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Behind Enemy Lines? The Mail's Ed Wilson on how it covers games

Behind Enemy Lines? The Mail's Ed Wilson on how it covers games

Tue 12 Mar 2013 7:58am GMT / 3:58am EDT / 12:58am PDT
People

Media Special: Can a paper known for an anti-gaming stance change its ways?

Continuing this week's run of pieces focusing on games coverage in the mainstream media, we turn today to Ed Wilson, who works on gaming coverage at the Mail along with colleague Talal Musa. In recent months the pair has started to push a more games-friendly agenda - at a paper in which games have traditionally been heavily associated with outrage, scapegoating and the banning of sick filth.

Wilson and Musa are both keen gamers and, like so many who end up covering the industry professionally, have had to establish their writing on games by volunteering. Still in its early days and battling against some embedded stereotypes in both editorial and reader expectations, the Mail's coverage of gaming nonetheless exhibits an extremely positive trend - that of a burgeoning possibility to talk about games as culture in a non-specialist medium.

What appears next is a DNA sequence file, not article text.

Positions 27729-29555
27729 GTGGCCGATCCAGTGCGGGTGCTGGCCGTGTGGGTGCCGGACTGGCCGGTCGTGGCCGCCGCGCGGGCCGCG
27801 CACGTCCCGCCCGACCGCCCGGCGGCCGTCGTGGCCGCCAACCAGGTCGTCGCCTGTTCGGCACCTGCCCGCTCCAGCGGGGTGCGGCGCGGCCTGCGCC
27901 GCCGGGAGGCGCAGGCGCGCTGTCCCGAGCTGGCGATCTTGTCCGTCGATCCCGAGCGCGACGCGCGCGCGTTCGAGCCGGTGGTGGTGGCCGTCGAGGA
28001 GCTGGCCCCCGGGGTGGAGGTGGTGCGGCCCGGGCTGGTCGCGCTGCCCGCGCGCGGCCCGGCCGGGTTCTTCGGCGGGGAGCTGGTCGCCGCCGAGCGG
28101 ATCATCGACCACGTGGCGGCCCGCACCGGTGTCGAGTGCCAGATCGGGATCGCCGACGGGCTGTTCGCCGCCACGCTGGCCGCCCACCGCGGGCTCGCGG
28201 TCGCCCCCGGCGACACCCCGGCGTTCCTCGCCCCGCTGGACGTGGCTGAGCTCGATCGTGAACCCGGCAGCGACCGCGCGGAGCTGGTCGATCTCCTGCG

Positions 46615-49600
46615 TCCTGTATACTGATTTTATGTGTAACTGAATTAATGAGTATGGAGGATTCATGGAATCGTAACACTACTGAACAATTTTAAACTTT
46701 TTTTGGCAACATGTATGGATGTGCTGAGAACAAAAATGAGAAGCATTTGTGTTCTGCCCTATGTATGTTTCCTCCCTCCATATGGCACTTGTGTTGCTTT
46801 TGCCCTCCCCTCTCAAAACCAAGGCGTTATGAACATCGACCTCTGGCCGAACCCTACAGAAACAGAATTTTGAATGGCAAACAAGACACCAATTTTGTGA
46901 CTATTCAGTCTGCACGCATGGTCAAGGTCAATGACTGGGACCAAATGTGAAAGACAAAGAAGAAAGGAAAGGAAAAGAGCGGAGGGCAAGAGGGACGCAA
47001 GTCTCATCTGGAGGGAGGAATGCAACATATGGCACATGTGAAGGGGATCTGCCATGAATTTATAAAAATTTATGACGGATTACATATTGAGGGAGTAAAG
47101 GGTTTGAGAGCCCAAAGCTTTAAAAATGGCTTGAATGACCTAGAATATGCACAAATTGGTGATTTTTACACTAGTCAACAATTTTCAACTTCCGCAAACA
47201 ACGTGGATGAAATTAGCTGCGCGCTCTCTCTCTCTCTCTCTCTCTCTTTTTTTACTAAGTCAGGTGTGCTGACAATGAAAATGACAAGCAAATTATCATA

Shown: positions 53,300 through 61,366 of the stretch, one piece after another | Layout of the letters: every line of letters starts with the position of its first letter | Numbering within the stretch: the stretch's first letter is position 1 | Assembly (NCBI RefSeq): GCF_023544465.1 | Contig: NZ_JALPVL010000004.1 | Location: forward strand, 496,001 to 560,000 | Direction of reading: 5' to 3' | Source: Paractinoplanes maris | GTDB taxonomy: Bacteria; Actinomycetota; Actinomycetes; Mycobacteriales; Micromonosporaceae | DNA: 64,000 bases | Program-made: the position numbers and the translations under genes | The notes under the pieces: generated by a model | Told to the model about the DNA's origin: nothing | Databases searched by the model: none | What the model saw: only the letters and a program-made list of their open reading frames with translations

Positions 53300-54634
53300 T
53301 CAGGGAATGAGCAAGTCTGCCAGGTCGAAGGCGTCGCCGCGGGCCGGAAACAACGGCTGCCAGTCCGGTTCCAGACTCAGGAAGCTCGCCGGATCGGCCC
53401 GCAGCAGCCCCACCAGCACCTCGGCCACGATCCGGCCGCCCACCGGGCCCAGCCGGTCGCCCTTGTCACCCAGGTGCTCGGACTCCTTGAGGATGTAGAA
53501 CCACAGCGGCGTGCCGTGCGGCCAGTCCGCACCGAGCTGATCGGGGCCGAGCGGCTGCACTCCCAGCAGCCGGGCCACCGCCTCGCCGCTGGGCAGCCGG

For more on the mainstream media's growing acceptance of the validity of games coverage, see our interview yesterday with Helen Lewis, or the front page each day this week for more chats with media figures.

Q: How long has there been a games team at the Mail? How many of you are there?